In deciding on the use of frequencies that are no longer needed for analog broadcasts and in planning new services, a user-centred approach should be taken.
A working group that was appointed by the Finnish Ministry of Transport and Communications has deliberated ways to use frequencies that are no longer required for analog broadcasts and the criteria for making decisions. Attention should be paid to high definition, mobile, pay and pay-per-view channels as well as the growing use of cable, broadband, Internet and satellite systems in distributing TV programmes.
In its statement the Finnish Consumer Agency emphasized three things. First of all introducing new technology should not be viewed as an end in itself. Before decisions are made, it is important to find out whether there is a demand for new technology and what effects it will have on consumers. Households in Finland have recently had to purchase digital receivers. (Analog broadcasts ceased at the end of August 2007.) It is important to make sure that these continue to provide basic services for a sufficiently long time.
Secondly the Consumer Agency pointed to the need for a sufficiently long transition period, during which technical services operate in parallel. Consumers should be able to use the equipment they have purchased for the whole of its normal service life. Decisions regarding new technologies should be made so that they do not result in unnecessary costs.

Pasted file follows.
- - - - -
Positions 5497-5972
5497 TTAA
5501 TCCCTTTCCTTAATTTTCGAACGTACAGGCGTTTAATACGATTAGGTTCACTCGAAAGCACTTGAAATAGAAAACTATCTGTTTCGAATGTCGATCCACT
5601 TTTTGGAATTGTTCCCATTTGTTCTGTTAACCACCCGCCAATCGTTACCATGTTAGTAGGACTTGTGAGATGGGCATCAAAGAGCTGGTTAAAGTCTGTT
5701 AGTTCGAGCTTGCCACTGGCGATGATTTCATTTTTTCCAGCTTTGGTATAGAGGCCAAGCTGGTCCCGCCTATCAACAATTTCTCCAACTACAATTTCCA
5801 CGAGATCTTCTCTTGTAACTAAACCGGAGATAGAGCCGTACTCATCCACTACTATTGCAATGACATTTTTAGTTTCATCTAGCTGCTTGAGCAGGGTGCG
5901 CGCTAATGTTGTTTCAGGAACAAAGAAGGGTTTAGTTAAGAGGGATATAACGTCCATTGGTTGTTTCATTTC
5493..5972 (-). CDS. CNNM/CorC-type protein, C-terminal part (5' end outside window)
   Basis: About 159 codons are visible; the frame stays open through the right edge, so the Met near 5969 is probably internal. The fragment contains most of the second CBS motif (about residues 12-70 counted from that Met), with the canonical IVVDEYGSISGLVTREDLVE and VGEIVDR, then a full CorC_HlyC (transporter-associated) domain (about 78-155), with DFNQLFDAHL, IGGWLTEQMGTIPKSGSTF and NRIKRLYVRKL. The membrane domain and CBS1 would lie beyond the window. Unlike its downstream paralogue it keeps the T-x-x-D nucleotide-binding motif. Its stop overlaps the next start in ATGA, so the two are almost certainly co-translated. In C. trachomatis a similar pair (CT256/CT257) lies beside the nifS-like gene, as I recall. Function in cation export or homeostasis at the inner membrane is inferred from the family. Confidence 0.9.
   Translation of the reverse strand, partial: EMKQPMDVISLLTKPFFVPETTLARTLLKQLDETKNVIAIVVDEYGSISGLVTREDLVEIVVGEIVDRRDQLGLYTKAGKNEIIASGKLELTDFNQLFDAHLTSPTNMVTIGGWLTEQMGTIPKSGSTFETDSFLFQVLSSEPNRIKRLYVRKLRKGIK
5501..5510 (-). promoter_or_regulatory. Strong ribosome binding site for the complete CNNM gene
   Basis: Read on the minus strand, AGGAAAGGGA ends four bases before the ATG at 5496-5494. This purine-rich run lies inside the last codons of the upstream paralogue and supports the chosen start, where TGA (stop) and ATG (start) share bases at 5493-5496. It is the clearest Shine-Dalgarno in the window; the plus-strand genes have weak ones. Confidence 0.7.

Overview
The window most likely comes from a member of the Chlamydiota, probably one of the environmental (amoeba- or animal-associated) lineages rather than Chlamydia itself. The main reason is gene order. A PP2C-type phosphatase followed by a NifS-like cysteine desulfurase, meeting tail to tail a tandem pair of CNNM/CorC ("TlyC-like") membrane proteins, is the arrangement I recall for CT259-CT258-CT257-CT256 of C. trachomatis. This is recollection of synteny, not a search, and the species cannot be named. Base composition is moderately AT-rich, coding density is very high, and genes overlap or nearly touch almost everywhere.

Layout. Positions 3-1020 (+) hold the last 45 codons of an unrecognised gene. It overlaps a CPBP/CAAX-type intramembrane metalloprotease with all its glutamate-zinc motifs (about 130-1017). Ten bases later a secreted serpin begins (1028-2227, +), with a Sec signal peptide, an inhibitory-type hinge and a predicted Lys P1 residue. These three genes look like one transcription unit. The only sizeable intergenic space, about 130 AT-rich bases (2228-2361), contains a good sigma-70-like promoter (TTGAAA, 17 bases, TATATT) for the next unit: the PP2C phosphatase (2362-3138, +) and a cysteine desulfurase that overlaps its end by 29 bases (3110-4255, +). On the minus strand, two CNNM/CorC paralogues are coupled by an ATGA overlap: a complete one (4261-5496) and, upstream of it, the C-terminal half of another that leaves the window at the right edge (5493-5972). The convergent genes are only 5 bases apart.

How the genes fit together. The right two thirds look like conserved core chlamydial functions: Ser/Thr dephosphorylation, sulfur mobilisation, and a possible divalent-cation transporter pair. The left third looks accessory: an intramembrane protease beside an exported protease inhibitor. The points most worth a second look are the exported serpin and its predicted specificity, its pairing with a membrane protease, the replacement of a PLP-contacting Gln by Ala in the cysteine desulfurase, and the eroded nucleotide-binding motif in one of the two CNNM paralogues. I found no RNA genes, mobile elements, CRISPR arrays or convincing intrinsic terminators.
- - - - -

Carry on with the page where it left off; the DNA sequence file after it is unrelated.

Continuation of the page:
Thirdly it is important for new technology and equipment to be sufficiently developed before it is introduced. Technological changes should not weaken consumer protection owing to glitches in equipment. Standards alone cannot ensure consumers' right to faultless equipment, as many people discovered when the first digital receivers came on the market. Manufacturers must make sure that equipment is free of defects and works the way it should before placing equipment in shops.